Q: What is guardianship under California law?
A: Guardianship, according to the California Courts, is a situation in which a court orders someone other than a child’s parent or parents to care for the child in one of three ways:
· To have custody of the child and care for his or her physical well being; or
· To manage the child’s estate (in other words, the property of the child); or
· Both to have custody of the child and to manage his or her property.
Q: What is the difference between a guardianship and an adoption?
A: It is important to know that guardianship and adoption are two very different situations under the law. The primary difference is that, with a guardianship, the child’s parent or parents still retain parental rights over the child. As such, the parent can ask the court to have reasonable contact with his or her child. In an adoption, however, parental rights are permanently terminated. As such, the legal relationship between the child and the adoptive parents is a permanent one, and as far as the law is concerned, it looks just like the relationship between a child and his or her birth parents.
The role of the court also differs during and after a guardianship and an adoption. During the period of guardianship, the court can supervise the guardian. In addition, the court can end a guardianship if the child’s parent or parents are able to take care of the child. After an adoption, however, the court does not supervise adoptive families and cannot make the decision to reverse an adoption if the parents become able to care for the child.
Q: Why should I consider guardianship and custody of a child?
A: Even if you’re a busy professional in the San Diego area, you might know that your sibling cannot care for his or her child for the time being, and you might be willing to act as a guardian. Or, you might be in a similar situation with a family friend. Some reasons that a parent might not be able to care for his or her child include but are not limited to:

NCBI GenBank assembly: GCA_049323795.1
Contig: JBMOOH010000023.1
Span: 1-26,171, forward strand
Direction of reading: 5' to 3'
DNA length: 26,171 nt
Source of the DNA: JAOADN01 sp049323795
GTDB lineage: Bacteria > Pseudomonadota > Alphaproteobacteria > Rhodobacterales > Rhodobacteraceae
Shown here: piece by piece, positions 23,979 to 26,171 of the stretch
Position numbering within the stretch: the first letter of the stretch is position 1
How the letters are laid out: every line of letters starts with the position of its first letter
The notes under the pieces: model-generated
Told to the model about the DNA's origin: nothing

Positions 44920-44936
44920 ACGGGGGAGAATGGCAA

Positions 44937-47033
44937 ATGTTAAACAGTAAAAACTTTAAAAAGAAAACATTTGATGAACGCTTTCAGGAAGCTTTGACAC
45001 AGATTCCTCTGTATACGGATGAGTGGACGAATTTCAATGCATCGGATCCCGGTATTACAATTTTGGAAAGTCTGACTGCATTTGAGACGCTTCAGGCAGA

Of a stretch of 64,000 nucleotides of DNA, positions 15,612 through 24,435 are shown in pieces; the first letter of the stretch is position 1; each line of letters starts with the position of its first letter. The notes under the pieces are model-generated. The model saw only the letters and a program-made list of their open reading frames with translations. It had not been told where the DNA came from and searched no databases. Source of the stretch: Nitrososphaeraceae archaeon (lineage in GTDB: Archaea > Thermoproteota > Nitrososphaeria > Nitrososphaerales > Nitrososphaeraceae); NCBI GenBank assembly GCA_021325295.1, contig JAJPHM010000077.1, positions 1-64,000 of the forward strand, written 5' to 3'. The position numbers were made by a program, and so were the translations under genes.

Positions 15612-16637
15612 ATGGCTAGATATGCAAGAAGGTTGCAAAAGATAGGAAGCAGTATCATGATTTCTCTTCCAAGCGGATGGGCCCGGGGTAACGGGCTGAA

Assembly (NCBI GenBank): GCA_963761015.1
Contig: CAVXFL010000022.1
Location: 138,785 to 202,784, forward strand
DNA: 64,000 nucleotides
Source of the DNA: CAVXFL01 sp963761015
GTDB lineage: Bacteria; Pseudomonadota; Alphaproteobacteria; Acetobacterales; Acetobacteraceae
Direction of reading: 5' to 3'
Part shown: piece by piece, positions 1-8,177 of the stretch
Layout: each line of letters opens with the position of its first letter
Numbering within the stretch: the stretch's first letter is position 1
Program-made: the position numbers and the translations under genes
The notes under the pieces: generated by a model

· Having a serious mental or physical illness;
· Needing to go overseas for military service;
· Needing to enter a rehabilitation program for a specific duration;
· Dealing with a drug or alcohol problem; or
· Unable to take care of the child for another reason.
Guardians of the person often include some of the following:
· Sisters and brothers;
· Aunts and uncles;
· Friends of the family; and
· Other relatives.
Q: Why should I consider guardianship of a child’s estate?
A: Many of our clients have extensive experience in finance, and a guardianship of the estate allows a person other than the child’s parents to manage the child’s income, money, or other property until the child turns 18 years old. If the child of someone you know inherited substantial money or other assets, you may be uniquely suited to serve as a guardian in this capacity.
According to California law, guardians of the estate are required to do the following:
· Manage the child’s money;
· Make smart investments with the child’s money; and
· Carefully manage the child’s property.